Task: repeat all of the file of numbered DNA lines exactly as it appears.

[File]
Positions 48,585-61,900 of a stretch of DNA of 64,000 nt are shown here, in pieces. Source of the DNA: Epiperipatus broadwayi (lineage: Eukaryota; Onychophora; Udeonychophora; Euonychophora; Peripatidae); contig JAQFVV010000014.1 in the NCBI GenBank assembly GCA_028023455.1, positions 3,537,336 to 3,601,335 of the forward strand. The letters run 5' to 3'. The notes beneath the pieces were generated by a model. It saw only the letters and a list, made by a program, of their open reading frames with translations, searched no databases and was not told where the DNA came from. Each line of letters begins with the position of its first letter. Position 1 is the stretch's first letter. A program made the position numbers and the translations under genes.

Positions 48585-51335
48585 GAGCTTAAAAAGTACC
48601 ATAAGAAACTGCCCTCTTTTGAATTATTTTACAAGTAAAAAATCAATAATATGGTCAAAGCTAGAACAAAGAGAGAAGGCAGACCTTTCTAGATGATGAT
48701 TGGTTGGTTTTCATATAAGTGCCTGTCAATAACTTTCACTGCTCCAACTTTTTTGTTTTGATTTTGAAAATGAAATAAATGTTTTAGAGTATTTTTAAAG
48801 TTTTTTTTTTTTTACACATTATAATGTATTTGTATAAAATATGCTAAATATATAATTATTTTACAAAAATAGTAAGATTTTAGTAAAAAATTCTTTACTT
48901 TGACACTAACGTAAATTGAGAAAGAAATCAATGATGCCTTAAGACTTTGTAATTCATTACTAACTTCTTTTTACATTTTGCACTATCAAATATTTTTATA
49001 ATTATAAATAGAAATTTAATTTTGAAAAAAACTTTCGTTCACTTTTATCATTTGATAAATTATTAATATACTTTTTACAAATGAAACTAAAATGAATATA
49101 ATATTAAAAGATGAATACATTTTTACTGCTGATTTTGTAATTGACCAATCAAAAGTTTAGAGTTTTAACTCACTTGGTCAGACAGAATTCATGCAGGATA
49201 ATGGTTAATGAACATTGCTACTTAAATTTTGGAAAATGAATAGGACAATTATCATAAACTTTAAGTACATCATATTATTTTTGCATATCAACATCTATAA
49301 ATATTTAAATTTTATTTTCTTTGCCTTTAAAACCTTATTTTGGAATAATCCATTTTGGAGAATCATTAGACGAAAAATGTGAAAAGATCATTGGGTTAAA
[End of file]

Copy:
Positions 48,585-61,900 of a stretch of DNA of 64,000 nt are shown here, in pieces. Source of the DNA: Epiperipatus broadwayi (lineage: Eukaryota; Onychophora; Udeonychophora; Euonychophora; Peripatidae); contig JAQFVV010000014.1 in the NCBI GenBank assembly GCA_028023455.1, positions 3,537,336 to 3,601,335 of the forward strand. The letters run 5' to 3'. The notes beneath the pieces were generated by a model. It saw only the letters and a list, made by a program, of their open reading frames with translations, searched no databases and was not told where the DNA came from. Each line of letters begins with the position of its first letter. Position 1 is the stretch's first letter. A program made the position numbers and the translations under genes.

Positions 48585-51335
48585 GAGCTTAAAAAGTACC
48601 ATAAGAAACTGCCCTCTTTTGAATTATTTTACAAGTAAAAAATCAATAATATGGTCAAAGCTAGAACAAAGAGAGAAGGCAGACCTTTCTAGATGATGAT
48701 TGGTTGGTTTTCATATAAGTGCCTGTCAATAACTTTCACTGCTCCAACTTTTTTGTTTTGATTTTGAAAATGAAATAAATGTTTTAGAGTATTTTTAAAG
48801 TTTTTTTTTTTTTACACATTATAATGTATTTGTATAAAATATGCTAAATATATAATTATTTTACAAAAATAGTAAGATTTTAGTAAAAAATTCTTTACTT
48901 TGACACTAACGTAAATTGAGAAAGAAATCAATGATGCCTTAAGACTTTGTAATTCATTACTAACTTCTTTTTACATTTTGCACTATCAAATATTTTTATA
49001 ATTATAAATAGAAATTTAATTTTGAAAAAAACTTTCGTTCACTTTTATCATTTGATAAATTATTAATATACTTTTTACAAATGAAACTAAAATGAATATA
49101 ATATTAAAAGATGAATACATTTTTACTGCTGATTTTGTAATTGACCAATCAAAAGTTTAGAGTTTTAACTCACTTGGTCAGACAGAATTCATGCAGGATA
49201 ATGGTTAATGAACATTGCTACTTAAATTTTGGAAAATGAATAGGACAATTATCATAAACTTTAAGTACATCATATTATTTTTGCATATCAACATCTATAA
49301 ATATTTAAATTTTATTTTCTTTGCCTTTAAAACCTTATTTTGGAATAATCCATTTTGGAGAATCATTAGACGAAAAATGTGAAAAGATCATTGGGTTAAA